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Supreme Court, Appellate Division, Second Department, New York.

Leslie T. FRANKEL, Respondent, v. Elliott S. FRANKEL, Appellant.

Decided: October 29, 2001

LAWRENCE J. BRACKEN, P.J., DANIEL F. LUCIANO, SANDRA J. FEUERSTEIN and THOMAS A. ADAMS, JJ. Alexander Potruch, P.C., Mineola, N.Y. (Michael C. Daab of counsel), for appellant. Moran & Brodrick, Garden City, N.Y. (Robert H. Brodrick and Thomas A. Elliot of counsel), for respondent.

In an action for a divorce and ancillary relief, the defendant appeals (1) from an order of the Supreme Court, Nassau County (Marano, J.), dated May 4, 2000, which denied his motion pursuant to CPLR 4404(b) to set aside stated portions of the posttrial decision of the same court dated April 3, 2000, and (2), as limited by his brief, from stated portions of a judgment of the same court entered August 3, 2000, which, after a nonjury trial, inter alia, (a) failed to equitably distribute the plaintiff's benefit pension plan and deferred annuity account, (b) awarded the plaintiff maintenance in the amounts of $2,500 per month from April 1, 2000, retroactively, through March 31, 2003, and $2,000 per month from April 1, 2003, through March 31, 2007, and (c) awarded him child support in the amount of only $476 per month.

 ORDERED that the appeal from the order is dismissed, without costs or disbursements, as no appeal lies from an order which determines a motion to set aside a decision (see, Petek v. Petek, 239 A.D.2d 327, 657 N.Y.S.2d 738);  and it is further,

ORDERED that the judgment is modified, on the law, by deleting the provision thereof awarding child support to the defendant in the amount of $476 per month;  as so modified, the judgment is affirmed, without costs or disbursements, and the matter is remitted to the Supreme Court, Nassau County, for a new determination of the issue of the amount of the plaintiff's child support obligation;  and it is further,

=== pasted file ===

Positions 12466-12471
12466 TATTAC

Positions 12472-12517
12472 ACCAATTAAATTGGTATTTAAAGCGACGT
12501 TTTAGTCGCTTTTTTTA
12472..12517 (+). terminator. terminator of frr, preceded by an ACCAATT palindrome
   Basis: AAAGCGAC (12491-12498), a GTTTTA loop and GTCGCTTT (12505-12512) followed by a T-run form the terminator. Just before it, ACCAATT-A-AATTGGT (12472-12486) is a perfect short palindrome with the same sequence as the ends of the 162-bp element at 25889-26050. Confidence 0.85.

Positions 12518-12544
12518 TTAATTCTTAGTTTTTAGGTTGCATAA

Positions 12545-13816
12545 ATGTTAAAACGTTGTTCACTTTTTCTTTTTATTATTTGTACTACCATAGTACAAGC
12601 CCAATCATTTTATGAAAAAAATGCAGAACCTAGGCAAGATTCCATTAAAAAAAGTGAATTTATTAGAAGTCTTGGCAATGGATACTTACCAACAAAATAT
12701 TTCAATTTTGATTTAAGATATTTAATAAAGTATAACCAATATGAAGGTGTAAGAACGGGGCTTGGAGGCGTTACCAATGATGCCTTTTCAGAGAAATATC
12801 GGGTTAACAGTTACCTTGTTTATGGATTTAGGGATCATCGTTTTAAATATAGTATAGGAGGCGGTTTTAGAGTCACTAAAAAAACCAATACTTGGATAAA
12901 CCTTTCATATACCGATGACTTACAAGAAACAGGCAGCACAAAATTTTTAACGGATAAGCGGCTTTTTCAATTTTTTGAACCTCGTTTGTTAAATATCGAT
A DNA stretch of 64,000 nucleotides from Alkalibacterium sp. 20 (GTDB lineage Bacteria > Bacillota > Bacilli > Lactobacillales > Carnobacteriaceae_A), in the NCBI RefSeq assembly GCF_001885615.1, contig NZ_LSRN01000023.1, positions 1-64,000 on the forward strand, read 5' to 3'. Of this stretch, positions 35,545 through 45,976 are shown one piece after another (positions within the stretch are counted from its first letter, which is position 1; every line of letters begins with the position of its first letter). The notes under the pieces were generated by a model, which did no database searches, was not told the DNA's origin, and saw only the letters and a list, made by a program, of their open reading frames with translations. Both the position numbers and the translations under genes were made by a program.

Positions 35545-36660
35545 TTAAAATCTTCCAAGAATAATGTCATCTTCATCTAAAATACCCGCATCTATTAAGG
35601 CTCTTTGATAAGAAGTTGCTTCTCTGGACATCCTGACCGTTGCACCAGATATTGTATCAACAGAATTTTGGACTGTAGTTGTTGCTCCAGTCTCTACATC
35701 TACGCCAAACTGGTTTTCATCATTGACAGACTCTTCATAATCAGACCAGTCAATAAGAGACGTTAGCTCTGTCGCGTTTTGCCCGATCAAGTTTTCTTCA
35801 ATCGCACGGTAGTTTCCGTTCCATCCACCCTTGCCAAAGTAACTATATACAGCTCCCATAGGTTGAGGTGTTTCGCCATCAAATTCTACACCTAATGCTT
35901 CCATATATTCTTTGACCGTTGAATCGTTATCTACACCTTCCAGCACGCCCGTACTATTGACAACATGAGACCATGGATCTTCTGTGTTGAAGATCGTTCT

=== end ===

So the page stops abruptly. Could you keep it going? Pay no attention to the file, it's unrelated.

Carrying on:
ORDERED that pending a new determination of the issue of the amount of the plaintiff's child support obligation, the plaintiff shall continue to pay $476 per month in child support to the defendant.

 In determining the amount of the plaintiff's child support obligation, the Supreme Court erred in failing to deduct from the defendant's gross income his payments to the plaintiff for maintenance, as well as his FICA tax payments even though his 1998 tax return showed that he had paid self-employment tax (see, Domestic Relations Law § 240[1-b][b][5][vii][C], [H];  O'Sullivan v. O'Sullivan, 272 A.D.2d 309, 707 N.Y.S.2d 645).   Upon remittal, the Supreme Court should also consider whether to include in his gross income any of the defendant's self-employment deductions relating to depreciation greater than the depreciation calculated on a straight-line basis for the purpose of determining business income or investment credit, or any entertainment and travel allowances deducted from business income to the extent those allowances reduced personal expenditures (see, Domestic Relations Law § 240[1-b][b][5] [vi] [A], [B] ).

 The defendant's contention that the Supreme Court failed to award him a credit for his voluntary payments made toward the mortgage and property taxes on the marital residence during the pendency of the action is without merit.   The defendant received credit for approximately one-half of his payments when the Supreme Court awarded him a credit for the full amount of retroactive maintenance (see, Graham v. Graham, 277 A.D.2d 423, 717 N.Y.S.2d 232).

 The Supreme Court providently exercised its discretion in determining the equitable distribution of the parties' marital property and in its award of maintenance to the plaintiff (see, Domestic Relations Law § 236 [B] [6][a];  Wegman v. Wegman, 123 A.D.2d 220, 509 N.Y.S.2d 342).

The defendant's remaining contentions are without merit.


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